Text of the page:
“We have to start thinking about how climate change [will] impact us in terms of buying homes, and in terms of where we buy homes.”
Communities like Boston, Cape Cod, would certainly be affected by rising sea levels. Of course these communities will also have funds available in better-off neighborhoods to be able to do something about that. You will build stronger levees or sea walls that will hopefully stop some of this. It will be interesting to see how that will evolve.
Knowledge@Wharton: [In] Boston, the airport is literally right there on the water. So any rise of sea level in the Boston area would obviously affect the airport, and would affect a lot of the businesses and the people that live along the water down there. I guess the same could be said about New York City as well, especially Manhattan, which during Sandy had flooding issues because of the rise of seawater.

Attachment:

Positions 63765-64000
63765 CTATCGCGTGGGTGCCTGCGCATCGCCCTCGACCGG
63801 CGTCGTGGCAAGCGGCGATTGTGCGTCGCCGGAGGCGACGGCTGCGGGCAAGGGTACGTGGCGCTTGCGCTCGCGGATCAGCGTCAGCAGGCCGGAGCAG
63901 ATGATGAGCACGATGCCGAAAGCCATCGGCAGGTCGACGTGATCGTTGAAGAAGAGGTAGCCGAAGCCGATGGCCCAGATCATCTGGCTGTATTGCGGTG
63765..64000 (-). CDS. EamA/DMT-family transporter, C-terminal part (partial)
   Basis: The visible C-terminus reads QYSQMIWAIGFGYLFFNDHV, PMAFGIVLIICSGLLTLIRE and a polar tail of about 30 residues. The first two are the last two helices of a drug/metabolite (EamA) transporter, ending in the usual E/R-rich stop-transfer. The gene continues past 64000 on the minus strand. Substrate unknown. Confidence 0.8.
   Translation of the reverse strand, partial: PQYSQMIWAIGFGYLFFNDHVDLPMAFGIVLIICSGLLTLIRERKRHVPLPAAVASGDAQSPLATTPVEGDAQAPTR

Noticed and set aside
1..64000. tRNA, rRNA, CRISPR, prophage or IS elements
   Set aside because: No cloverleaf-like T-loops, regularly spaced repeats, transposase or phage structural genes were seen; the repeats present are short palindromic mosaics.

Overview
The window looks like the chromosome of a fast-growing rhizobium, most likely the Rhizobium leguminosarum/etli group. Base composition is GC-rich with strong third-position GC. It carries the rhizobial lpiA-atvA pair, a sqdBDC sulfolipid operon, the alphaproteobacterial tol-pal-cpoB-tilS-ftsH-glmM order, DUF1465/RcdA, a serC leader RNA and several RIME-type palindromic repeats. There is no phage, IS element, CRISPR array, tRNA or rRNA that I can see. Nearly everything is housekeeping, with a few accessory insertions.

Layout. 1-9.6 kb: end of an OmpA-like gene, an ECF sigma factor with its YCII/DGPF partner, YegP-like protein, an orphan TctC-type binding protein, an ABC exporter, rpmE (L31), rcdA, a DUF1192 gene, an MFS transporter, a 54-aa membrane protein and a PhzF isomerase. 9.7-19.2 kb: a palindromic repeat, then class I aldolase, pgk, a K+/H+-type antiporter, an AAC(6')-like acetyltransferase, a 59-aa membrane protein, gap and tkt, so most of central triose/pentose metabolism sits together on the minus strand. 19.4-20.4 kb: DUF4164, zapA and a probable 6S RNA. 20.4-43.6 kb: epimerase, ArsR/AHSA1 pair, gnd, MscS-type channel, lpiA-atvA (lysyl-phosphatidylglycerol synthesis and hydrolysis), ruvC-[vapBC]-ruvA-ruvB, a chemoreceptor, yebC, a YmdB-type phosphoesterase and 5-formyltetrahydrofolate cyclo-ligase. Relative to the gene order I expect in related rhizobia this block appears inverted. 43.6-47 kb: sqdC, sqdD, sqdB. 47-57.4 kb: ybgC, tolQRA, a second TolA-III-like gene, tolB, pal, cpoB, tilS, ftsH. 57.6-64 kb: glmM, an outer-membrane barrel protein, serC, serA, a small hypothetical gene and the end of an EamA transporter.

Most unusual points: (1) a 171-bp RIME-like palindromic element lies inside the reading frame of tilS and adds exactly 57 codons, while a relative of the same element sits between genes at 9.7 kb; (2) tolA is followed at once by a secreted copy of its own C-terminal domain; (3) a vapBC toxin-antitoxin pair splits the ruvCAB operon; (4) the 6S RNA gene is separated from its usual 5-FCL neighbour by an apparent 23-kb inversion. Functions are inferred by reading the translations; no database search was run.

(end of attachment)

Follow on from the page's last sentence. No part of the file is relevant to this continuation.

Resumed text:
Gudell: Absolutely. To just put a finer point on your Boston example, we show that close to 20% of the housing stock — that’s one out of every five homes in Boston — would be affected. That adds up to almost 22,000 homes, where the median value of the home [that] is affected is just over $700,000. That’s a lot of value lost.
Knowledge@Wharton: With California, is it more Southern California that would potentially be affected by a rise in sea levels?
Gudell: It’s all of California that is certainly affected, but some parts [will be] affected more than others in the sense that some cities would be wiped out completely. We did find that parts of coastal Los Angeles would be completely underwater, where parts of Huntington Beach would be completely submerged. There, you are seeing the complete loss of entire cities.